Bintang is Bali’s no.1 beer

The local liquor in Bali is arak, a distilled alcoholic drink that is typically made from sugarcane. This clear spirit can be lethal, and some can contain as much as 70% alcohol. Arak has had some bad press internationally, and stories of people dying from alcohol poisoning have been reported numerous times over recent years.

The fact is, the production process of arak is poorly regulated. Manufacturers will often cut corners in the distillation process to meet high demands for the drink, and the final product may still contain methanol as a result. Methanol is highly toxic and can cause blindness or death if ingested.

If you plan to try arak during your stay, proceed with caution!

Visa rules in Bali

For most countries, getting a tourist visa for Bali takes no effort at all. More than 140 countries are eligible for visa exemption in Indonesia, as long as you plan to leave within 30 days. All you have to do is show up at the airport and your passport with be stamped with a 30-day visa exemption. When planning your trip, make sure that:

  • Your passport is valid for at least 6 months from the date you enter Indonesia.
  • You have a return flight booked. You may be asked for proof of onward travel at the airport, and you may be prevented from boarding the plane if you don’t have anything booked. If this happens to you, don’t worry – you can book a refundable ticket right then and there, then cancel it once you are safely on board the plane.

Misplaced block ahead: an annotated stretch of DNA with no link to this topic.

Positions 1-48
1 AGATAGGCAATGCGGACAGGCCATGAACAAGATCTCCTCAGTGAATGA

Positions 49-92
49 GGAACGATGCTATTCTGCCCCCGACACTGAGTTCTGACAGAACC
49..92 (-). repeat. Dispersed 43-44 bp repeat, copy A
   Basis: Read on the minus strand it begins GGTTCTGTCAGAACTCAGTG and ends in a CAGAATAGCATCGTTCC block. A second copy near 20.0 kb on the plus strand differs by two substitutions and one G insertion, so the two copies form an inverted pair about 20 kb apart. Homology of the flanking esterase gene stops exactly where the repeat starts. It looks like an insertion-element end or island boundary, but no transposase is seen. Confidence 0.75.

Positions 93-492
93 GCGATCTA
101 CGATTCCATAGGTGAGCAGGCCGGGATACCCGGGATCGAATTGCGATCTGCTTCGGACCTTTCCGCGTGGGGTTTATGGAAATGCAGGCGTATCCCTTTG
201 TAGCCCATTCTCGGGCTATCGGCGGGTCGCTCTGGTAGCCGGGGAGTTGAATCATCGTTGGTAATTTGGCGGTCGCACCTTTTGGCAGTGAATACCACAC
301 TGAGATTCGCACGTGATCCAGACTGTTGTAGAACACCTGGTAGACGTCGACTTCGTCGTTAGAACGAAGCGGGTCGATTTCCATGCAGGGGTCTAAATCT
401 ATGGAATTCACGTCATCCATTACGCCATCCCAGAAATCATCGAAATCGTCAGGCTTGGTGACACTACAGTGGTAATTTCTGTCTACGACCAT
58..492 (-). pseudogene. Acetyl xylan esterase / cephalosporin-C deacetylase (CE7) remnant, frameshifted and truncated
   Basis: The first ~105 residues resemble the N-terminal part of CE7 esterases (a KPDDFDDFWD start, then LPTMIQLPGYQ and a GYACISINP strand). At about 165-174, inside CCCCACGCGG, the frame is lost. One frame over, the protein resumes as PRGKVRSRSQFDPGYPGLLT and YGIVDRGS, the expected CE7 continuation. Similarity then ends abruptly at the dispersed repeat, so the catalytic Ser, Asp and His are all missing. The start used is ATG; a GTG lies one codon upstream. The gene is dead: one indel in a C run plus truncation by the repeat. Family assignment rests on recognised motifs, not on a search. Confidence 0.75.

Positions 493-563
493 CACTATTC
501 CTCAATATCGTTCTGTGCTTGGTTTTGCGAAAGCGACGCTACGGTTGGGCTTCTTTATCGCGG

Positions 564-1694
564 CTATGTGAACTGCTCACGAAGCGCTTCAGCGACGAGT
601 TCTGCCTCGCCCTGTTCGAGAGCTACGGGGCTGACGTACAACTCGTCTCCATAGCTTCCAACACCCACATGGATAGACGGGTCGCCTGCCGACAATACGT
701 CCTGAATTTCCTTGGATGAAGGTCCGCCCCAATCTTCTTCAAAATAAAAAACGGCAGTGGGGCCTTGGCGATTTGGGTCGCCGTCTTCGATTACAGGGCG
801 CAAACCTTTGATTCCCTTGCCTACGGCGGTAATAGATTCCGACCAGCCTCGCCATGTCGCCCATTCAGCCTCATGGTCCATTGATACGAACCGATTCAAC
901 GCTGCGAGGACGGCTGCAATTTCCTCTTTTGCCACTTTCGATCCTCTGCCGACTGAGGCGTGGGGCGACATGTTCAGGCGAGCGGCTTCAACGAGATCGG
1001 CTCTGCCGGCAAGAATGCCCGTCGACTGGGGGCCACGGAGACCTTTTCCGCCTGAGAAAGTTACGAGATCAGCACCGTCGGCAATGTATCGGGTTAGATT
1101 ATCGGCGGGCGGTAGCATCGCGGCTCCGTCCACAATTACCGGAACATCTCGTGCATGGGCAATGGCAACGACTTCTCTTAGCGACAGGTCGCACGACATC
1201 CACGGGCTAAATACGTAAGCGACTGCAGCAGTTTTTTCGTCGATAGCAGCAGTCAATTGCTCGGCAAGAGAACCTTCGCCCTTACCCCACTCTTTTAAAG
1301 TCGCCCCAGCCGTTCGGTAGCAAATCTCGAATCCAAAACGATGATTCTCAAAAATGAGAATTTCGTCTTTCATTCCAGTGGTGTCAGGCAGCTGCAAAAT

The visa exemption period is non-extendable, so if you want to stay in the country for longer than 30 days you will need to apply for a visa

The visa exemption period is non-extendable, so if you want to stay in the country for longer than 30 days you will need to apply for a visa. If this is the case, you have a few different options:

  • Visa on Arrival (VoA): This is valid for 30 days, and is extendable once (for a further 30 days). It costs $35, which can be paid at the counter in the arrival hall of international airports.
  • Social, Tourist, or Cultural Visa (B-211): This type of visa is valid for 60 days, and can be extended 3 times for 30 days each. The B-211 visa must be issued by a consulate or embassy outside of Indonesia, so you need to plan ahead if this is the visa you need.
  • Multiple Entry Visa: With a multiple entry visa travelers can stay up to 60 days at a time over a period of one year. This visa must also be issued by a consulate or embassy outside of Indonesia.

What happens if you overstay in Bali?

Try not to overstay on your 30 days, as this can be an expensive mistake. The penalty for each day overstayed in Indonesia is 300,000Rp (around $21). If you overstay by no more than 3 days, you can simply pay the fine and leave without any further hassle.

However, if you overstay your visa by longer than this, you may end up facing more serious fines and penalties.

To avoid overstaying, it is helpful to remember the following:

  • The visa exemption period is 30 days, not one month.
  • The date you arrive in Indonesia counts as day 1 of your stay.
  • Make sure you leave before midnight on the last day of your visa period. If your flight is at 00:05 am, you may be charged for staying an extra day.